This November, voters in four Colorado cities – Littleton, Lakewood, Broomfield, and Buena Vista – will have the opportunity to legalize cannabis sales in each locality.

Although Colorado broadly legalized cannabis with Amendment 64 in 2012, a key provision of the amendment allows for local jurisdictions to choose whether or not to allow cannabis sales. As such, Lakewood, Littleton, Broomfield, and Buena Vista residents will decide whether or not to permit recreational cannabis within their borders, while Broomfield’s vote may allow cannabis businesses in the city starting as soon as 2021.

One of the most compelling arguments for further local legalization has been the potential tax benefits. While medical marijuana sales are subjected to a 2.9% state sales tax, the rate for recreational cannabis is substantially higher at 15%.

“Currently, Lakewood residents who are purchasing adult-use cannabis are doing so in Denver, Edgewater or other surrounding communities,” owner of Ascend Cannabis Co. Scott Embree told Westword late this summer. “We estimate Lakewood loses millions of tax dollars each year to those communities annually.”1

In Littleton, owners such as Stan Zislis, co-founder of Silver Stem Fine Cannabis argue that legalization is long overdue for the city so close to other legal recreational cannabis jurisdictions, stating, “We already have recreational marijuana here because they bring it back, it’s just that the tax revenue is taking a detour around Littleton and there’s really no reason for it.”2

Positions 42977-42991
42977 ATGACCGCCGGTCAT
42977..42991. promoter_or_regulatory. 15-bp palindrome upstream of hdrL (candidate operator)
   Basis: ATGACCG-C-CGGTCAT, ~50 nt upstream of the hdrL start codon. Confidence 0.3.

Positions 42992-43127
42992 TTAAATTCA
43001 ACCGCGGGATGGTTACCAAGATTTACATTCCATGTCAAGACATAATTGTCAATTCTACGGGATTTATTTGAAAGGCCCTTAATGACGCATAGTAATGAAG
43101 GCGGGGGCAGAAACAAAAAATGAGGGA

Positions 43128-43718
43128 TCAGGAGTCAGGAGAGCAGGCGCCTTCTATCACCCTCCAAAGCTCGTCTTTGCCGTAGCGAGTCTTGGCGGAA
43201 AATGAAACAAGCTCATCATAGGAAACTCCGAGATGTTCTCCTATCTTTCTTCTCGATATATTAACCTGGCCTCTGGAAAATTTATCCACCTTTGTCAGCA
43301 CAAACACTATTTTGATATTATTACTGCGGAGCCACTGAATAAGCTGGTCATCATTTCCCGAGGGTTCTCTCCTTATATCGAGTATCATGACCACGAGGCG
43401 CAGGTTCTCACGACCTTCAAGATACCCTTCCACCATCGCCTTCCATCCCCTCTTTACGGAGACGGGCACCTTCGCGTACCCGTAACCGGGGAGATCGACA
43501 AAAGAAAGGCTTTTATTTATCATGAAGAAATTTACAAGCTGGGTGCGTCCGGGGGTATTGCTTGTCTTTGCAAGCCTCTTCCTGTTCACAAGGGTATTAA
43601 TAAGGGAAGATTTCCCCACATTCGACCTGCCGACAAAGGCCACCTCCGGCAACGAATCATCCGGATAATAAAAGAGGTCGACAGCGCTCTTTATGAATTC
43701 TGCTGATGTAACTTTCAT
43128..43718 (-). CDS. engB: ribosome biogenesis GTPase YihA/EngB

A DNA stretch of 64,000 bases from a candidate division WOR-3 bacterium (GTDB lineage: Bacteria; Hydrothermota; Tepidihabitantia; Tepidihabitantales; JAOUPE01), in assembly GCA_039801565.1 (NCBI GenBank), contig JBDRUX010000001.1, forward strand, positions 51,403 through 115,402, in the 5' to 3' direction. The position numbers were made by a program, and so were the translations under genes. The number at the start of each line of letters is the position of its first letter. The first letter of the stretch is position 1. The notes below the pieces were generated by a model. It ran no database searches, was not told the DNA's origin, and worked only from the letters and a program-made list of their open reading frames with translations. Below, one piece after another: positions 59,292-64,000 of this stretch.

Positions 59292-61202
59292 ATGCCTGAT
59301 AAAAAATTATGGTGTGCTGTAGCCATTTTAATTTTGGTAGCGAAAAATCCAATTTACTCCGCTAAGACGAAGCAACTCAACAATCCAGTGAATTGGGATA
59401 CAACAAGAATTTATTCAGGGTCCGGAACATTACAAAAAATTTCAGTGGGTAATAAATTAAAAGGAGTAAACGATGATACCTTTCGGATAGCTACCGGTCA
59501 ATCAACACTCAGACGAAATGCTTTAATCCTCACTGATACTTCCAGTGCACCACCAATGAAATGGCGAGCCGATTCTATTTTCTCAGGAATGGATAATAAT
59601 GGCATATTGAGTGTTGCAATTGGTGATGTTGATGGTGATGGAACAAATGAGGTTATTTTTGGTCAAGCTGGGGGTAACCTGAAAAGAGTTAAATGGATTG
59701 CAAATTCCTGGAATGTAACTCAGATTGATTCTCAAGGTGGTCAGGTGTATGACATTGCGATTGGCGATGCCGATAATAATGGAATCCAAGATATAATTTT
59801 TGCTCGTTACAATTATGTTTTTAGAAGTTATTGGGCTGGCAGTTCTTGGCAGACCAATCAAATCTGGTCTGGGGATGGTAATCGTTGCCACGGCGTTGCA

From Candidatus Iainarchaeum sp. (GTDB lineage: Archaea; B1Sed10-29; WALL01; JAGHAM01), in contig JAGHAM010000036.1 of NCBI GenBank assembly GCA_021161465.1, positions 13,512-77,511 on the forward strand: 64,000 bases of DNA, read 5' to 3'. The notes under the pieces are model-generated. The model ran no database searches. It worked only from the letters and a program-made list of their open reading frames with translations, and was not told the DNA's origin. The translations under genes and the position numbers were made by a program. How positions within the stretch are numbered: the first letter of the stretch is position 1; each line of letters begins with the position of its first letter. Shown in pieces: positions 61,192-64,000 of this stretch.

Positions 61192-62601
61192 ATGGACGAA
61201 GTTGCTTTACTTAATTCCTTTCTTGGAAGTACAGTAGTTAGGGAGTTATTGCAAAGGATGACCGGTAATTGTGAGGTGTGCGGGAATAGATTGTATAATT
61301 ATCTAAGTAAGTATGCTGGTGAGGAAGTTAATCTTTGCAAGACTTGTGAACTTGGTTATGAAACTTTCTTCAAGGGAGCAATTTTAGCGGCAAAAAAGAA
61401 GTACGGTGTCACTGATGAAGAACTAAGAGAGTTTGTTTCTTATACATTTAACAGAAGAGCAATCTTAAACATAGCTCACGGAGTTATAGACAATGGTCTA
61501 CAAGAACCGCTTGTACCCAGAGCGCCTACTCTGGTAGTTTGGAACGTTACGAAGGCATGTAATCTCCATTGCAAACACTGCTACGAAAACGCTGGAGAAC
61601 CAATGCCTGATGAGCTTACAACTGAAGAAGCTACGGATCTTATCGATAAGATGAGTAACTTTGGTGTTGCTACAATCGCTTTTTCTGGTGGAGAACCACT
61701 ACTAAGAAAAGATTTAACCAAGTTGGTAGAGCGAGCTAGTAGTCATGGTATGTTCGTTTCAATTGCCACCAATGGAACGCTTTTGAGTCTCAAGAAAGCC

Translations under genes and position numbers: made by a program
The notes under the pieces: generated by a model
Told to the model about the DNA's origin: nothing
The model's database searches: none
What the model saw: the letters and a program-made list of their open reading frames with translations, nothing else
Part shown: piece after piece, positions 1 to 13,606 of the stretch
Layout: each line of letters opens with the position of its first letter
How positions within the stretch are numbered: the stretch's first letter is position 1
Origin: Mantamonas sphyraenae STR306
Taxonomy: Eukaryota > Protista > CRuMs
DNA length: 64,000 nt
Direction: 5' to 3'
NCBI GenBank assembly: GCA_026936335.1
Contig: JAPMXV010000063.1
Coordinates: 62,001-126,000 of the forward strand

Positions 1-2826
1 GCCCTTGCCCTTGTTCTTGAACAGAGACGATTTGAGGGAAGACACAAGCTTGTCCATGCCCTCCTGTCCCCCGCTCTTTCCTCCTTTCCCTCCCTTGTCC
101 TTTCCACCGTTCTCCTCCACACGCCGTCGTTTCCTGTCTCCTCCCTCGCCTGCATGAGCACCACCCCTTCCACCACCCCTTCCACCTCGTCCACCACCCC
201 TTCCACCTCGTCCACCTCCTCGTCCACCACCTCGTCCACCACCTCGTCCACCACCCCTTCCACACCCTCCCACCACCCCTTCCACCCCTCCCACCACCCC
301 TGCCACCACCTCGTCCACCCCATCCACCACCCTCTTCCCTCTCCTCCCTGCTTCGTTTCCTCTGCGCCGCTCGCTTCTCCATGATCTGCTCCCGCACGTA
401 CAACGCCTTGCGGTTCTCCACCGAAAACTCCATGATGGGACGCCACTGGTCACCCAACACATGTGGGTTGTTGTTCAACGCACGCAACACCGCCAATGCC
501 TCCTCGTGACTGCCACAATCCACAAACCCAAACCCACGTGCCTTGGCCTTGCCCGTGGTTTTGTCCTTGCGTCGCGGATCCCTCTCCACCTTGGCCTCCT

Three of the local ballot initiatives appear to be significantly influenced by Ascend’s statewide dispensary chain, which has locations in Buena Vista, Lakewood, and Littleton. According to Westword, Ascend provided financial backing to the local campaigns in Lakewood and Littleton, while employing a public-affairs firm to lead the Lakewood initiative.3

For Broomfield, however, the initiative seems to be a long-overdue response to the Amendment 64 vote in 2012, when 53% of residents voted in favor, yet Broomfield City Council moved to place a moratorium on cannabis businesses.4

Should the various ballot initiatives pass, it will be each individual jurisdiction’s responsibility to establish rules for local cannabis businesses, including, but not limited to whether to set limitations on the number of dispensaries allowed, permitted hours of operation, and zoning restrictions.

  1. Mitchell, Thomas. “Lakewood Could Vote on Recreational Marijuana Sales in November,” August 14, 2020.
  2. Lopez, Meghan. “Three Colorado Localities Voting on Recreational Marijuana in November Election.” Denver ABC 7. Scripps Media, Inc, October 13, 2020.
  3. Mitchell, Thomas. “Lakewood Could Vote on Recreational Marijuana Sales in November.”
  4. Rios, Jennifer. “Broomfield Council Supports Nov. Ballot Measures.” Broomfield Enterprise. MediaNews Group, Inc., October 7, 2020.




The information in this blog post (the "Blog" or "Post") is provided as news and/or commentary for general informational purposes only. The information herein does not, and shall never, constitute legal advice and therefore cannot be relied upon as a legal opinion. Nothing in this Blog constitutes attorney communication and is not privileged information. Nothing in the Post or on this website creates any kind of attorney client relationship or privilege of any kind.